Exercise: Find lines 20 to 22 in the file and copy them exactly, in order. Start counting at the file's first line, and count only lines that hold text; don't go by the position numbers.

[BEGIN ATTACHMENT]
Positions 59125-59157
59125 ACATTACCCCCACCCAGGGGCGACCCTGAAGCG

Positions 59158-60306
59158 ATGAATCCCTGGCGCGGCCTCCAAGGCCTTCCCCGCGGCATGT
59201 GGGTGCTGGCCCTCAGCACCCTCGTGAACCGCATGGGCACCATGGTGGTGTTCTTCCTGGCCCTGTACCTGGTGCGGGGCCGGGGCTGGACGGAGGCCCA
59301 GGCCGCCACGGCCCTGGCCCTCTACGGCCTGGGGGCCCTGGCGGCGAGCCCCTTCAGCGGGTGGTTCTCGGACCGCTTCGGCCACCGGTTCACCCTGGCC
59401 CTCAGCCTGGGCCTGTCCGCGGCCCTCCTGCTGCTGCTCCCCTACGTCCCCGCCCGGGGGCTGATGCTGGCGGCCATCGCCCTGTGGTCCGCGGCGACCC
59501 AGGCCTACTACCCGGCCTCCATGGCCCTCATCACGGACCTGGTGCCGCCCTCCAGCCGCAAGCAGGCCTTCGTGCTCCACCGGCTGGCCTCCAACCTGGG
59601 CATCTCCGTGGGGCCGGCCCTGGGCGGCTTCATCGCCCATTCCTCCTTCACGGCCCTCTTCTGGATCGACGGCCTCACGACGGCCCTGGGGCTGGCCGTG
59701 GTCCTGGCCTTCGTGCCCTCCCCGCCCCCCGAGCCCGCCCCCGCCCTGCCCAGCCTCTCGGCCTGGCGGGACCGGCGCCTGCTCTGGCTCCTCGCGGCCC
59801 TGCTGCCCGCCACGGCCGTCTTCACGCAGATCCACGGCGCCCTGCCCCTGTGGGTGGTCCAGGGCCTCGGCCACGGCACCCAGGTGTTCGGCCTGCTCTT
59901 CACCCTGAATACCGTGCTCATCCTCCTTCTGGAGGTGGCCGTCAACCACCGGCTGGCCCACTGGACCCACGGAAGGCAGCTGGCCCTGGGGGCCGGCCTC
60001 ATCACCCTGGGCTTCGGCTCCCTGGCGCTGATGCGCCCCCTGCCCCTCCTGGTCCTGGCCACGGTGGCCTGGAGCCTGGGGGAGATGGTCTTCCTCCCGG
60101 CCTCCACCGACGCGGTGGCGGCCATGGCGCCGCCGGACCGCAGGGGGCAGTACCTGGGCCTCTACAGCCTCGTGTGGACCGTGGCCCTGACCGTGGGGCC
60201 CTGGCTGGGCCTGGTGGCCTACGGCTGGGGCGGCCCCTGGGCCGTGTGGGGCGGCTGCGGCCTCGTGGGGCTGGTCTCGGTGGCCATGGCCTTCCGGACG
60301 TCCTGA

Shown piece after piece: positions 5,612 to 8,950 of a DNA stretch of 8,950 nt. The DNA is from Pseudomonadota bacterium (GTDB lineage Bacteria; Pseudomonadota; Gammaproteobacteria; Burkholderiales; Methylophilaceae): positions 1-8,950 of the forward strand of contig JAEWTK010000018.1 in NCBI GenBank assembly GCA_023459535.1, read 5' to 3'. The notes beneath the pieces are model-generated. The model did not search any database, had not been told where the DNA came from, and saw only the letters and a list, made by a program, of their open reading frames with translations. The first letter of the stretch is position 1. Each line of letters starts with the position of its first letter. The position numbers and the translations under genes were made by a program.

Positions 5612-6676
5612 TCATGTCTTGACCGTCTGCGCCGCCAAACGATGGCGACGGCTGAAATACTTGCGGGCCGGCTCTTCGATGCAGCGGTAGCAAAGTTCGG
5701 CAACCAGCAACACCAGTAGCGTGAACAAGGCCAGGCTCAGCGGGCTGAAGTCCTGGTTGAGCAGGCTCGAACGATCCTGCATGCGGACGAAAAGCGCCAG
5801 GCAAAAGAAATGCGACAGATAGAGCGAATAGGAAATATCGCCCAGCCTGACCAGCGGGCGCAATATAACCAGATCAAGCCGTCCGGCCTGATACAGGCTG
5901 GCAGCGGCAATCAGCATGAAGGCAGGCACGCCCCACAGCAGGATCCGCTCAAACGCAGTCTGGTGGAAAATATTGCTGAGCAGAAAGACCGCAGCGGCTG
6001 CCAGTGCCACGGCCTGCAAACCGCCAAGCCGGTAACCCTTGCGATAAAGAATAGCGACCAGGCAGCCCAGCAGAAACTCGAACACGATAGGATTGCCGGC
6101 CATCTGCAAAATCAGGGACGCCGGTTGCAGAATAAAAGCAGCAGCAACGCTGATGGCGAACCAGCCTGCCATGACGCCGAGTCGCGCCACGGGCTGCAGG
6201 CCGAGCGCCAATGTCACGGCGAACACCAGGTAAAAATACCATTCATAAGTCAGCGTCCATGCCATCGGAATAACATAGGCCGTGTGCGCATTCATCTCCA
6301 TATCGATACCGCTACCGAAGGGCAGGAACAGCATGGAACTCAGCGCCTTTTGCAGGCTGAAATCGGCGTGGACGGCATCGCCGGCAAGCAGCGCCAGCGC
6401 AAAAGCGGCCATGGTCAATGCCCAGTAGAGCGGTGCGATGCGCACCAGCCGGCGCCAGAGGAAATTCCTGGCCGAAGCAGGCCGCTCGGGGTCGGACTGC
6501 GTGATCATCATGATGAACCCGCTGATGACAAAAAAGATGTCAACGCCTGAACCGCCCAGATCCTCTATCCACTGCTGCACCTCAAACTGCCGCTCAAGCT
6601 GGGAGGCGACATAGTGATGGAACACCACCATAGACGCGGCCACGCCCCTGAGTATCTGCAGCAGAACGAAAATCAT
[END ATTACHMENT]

5701 CAACCAGCAACACCAGTAGCGTGAACAAGGCCAGGCTCAGCGGGCTGAAGTCCTGGTTGAGCAGGCTCGAACGATCCTGCATGCGGACGAAAAGCGCCAG
5801 GCAAAAGAAATGCGACAGATAGAGCGAATAGGAAATATCGCCCAGCCTGACCAGCGGGCGCAATATAACCAGATCAAGCCGTCCGGCCTGATACAGGCTG
5901 GCAGCGGCAATCAGCATGAAGGCAGGCACGCCCCACAGCAGGATCCGCTCAAACGCAGTCTGGTGGAAAATATTGCTGAGCAGAAAGACCGCAGCGGCTG